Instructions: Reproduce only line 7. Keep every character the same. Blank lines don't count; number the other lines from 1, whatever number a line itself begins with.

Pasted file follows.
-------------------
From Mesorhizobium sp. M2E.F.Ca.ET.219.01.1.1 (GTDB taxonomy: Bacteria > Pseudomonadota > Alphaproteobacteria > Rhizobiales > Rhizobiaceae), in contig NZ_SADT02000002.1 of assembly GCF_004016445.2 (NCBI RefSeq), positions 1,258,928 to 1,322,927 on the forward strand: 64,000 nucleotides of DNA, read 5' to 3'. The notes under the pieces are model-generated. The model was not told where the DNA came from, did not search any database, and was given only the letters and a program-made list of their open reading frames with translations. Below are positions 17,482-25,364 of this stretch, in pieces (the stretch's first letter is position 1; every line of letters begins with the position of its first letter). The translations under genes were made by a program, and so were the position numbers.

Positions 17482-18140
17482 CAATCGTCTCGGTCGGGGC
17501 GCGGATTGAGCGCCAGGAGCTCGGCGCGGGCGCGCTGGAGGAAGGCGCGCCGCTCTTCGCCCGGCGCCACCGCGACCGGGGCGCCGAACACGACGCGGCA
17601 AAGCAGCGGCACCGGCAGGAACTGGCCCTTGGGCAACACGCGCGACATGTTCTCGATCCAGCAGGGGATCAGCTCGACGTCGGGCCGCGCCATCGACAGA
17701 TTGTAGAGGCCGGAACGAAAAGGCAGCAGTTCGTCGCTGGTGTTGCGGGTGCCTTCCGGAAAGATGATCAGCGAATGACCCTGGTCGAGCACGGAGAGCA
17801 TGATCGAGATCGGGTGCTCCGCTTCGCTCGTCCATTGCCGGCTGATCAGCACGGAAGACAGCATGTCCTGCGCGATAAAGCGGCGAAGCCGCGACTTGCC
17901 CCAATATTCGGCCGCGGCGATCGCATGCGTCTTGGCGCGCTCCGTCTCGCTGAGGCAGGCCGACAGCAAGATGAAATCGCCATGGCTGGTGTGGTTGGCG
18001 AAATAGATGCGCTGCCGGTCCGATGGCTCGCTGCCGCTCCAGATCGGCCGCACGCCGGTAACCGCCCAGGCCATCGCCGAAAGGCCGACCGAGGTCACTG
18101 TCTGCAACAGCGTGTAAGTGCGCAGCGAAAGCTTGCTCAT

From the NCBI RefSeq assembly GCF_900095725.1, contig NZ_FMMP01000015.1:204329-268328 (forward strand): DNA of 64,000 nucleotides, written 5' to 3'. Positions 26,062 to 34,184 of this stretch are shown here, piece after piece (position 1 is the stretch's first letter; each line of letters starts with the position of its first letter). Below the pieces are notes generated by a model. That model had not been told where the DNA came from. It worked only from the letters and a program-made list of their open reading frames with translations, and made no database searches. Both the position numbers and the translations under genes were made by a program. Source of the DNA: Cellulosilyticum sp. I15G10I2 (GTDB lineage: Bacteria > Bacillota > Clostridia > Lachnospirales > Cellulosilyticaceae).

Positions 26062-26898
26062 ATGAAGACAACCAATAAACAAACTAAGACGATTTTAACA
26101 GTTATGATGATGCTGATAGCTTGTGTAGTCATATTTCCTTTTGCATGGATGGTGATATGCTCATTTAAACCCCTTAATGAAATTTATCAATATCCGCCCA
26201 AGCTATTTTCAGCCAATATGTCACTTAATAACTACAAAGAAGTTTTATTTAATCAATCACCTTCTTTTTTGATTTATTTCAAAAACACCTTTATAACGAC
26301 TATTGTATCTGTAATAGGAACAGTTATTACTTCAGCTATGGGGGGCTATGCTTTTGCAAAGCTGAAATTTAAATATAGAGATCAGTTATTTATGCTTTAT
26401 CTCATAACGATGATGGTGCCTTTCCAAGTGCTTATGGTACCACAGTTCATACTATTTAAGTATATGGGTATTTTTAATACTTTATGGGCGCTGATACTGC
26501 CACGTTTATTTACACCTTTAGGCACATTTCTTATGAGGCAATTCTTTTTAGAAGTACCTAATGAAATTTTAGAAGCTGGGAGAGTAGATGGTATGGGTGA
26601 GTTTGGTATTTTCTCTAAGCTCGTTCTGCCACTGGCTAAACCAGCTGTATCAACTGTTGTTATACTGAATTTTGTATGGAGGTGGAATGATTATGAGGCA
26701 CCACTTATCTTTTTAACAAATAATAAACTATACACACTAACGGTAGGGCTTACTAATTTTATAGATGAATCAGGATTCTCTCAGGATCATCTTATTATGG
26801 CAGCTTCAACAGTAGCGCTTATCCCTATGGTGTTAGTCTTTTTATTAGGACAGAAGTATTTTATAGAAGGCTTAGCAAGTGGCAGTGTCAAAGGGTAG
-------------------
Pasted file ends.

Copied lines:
17801 TGATCGAGATCGGGTGCTCCGCTTCGCTCGTCCATTGCCGGCTGATCAGCACGGAAGACAGCATGTCCTGCGCGATAAAGCGGCGAAGCCGCGACTTGCC